In the trend of globalization, China’s speed is also tearing people apart living in different contexts. Arjun Appadurai, the author of Modernity at Large, indicated that today’s so-called “globalization” is a complex phenomenon. He discussed the complexities of globalization from five different perspectives, one of which he named Mediascape. The context we live in modern society no longer refers to the traditional physical and geographical concept, which is an intricate system constituting the environment around us and affecting various peoples in equally diverse manners. In August of this year, the New Yorker wrote an article about questioning the credibility of information in one of the Chinese new media, College Daily, under the subject of “post-truth”. They tried to focus on the reaction of Chinese students and immigrants in western countries toward certain political issues. They are concerned about what kind of news these groups receive daily, and what kind of channels they obtain that news from. Instead of investigating the antagonism between western media and Chinese political stances, I hope by telling this case I can reflect the reality torn apart through globalization. Compared with traditional media, these new medias lack a clear editorial mission or a coherent set of editorial standards. It is true that for reaching the threshold of a hundred thousand clicks, an eye-catching title is the only thing that they want to pursue, which squeezes the authenticity to the bottom. “Xiao Qiang, who teaches at the U.C. Berkeley School of Information and runs a bilingual Web site called China Digital Times, said. Google, Facebook, Instagram, and Twitter are all blocked in China, so students in America largely rely on WeChat to stay in touch with family and friends back home and keep up with the news in China…… There isn’t any big difference before and after their move to America.” Living in New York one can clearly observe that the Chinese immigrants or Chinese students who work, study and live abroad and they seem to be fully integrated into the oversea life, but, essentially, their spiritual life and the information they are able to access are still inseparable from their homeland. In other words, this criticized College Daily is a product of the system I described in this era.
Deterritorialization combined with the rise of Chinese speed composes a more entangled world with social class, race, nationality, and other issues. American Factory recorded the transition from excitement and optimism to antagonism in US-China labor relations, not only in the way of thinking, the differences and misunderstandings in the management grid, but also in the struggle between the workers who tried to organize the union and their upper management. The final scene of this documentary is the jostling way to work of Chinese and American workers and then turns to their blurred backs, which implies us with workers’ bleak and murky future. It echoes the beginning of Chaplin’s movie modern times (1936) that opens with a montage method of sheep and bustling industrial workers, suggesting the same fate of being trampled upon. This documentary ends with the caption: “Up to 375 million people globally will need to find entirely new kinds of jobs by 2030 because of automation.” Perhaps, in the near future, the existing contradictions will be replaced by big data or updated algorithms. At the same time, I can’t imagine how many new conflicts will occur.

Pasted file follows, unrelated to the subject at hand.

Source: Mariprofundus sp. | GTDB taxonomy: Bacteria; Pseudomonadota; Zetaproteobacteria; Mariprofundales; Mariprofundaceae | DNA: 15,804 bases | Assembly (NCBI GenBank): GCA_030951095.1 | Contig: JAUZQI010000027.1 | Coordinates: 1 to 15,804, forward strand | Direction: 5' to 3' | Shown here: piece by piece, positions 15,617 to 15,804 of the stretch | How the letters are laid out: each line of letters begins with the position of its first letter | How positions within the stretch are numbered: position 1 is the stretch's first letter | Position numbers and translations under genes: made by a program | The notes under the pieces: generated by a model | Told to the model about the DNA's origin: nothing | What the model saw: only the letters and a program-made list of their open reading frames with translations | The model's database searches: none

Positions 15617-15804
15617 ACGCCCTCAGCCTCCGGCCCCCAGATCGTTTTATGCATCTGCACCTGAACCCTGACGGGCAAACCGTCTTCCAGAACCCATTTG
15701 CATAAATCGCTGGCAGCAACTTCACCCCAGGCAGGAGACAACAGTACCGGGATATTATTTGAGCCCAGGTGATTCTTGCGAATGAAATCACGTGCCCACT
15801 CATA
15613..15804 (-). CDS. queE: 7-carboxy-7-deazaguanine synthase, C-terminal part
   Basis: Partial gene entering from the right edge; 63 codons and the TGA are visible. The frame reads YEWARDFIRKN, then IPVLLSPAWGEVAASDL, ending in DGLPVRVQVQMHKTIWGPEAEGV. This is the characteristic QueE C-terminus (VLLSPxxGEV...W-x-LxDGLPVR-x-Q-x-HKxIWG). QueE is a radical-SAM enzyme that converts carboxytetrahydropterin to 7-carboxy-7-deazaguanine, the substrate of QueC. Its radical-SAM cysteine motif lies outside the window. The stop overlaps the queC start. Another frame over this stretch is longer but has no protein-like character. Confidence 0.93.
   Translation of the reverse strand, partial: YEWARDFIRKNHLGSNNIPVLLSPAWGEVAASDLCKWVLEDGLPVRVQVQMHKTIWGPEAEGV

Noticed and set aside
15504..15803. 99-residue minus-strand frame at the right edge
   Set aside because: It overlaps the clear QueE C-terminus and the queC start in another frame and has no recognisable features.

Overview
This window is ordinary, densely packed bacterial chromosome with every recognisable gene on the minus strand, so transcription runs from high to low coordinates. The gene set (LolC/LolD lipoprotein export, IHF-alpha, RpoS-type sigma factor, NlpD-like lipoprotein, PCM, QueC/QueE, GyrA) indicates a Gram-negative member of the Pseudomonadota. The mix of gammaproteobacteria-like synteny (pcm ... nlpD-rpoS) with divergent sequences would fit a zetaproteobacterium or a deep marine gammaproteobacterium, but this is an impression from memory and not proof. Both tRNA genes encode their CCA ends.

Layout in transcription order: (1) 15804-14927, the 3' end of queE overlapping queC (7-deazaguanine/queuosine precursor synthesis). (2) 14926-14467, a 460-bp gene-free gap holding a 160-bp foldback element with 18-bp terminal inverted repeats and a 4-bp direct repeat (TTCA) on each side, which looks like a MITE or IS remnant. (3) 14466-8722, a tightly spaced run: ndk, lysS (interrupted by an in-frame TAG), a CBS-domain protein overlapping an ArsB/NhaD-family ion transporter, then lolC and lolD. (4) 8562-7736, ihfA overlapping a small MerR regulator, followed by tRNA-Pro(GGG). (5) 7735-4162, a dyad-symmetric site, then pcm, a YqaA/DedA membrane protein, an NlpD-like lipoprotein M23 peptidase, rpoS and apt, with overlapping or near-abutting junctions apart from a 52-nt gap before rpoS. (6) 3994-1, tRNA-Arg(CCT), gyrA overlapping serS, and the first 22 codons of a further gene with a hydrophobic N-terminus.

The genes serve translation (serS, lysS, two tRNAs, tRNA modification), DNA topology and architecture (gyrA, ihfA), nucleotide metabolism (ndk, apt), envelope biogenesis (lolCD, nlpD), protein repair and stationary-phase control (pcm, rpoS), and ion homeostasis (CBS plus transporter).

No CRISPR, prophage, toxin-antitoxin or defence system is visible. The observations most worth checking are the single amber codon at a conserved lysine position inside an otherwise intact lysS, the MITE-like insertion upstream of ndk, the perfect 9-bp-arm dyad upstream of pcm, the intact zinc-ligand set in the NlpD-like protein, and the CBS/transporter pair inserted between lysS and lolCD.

As a designer and an international student, I can’t find the answer about how to maintain the cultural balance for studying in the western world. I was confused about if thinking in the system truly provides an overarching explanation of everything around us. Maybe this is the reason why I couldn’t organize my logic or thoughts and reflect questions in class in time.
 Meadows, H. Donella. Thinking in Systems: A Primer. 2008.
 Arjun Appadurai. Modernity At Large: Cultural Dimensions of Globalization. 1996.
 Han Zhang. The “Post-Truth” Publication Where Chinese Students in America Get Their News. August 19, 2019
 American Factory is a 2019 American documentary film directed by Steven Bognar and Julia Reichert, about Chinese company Fuyao’s factory in Moraine, a suburb of Dayton, Ohio, that occupies Moraine Assembly, a shuttered General Motors plant. The movie had its festival premiere at the 2019 Sundance Film Festival. It is distributed by Netflix and is the first film distributed by Barack Obama and Michelle Obama’s production company, Higher Ground Productions. From Wikipedia.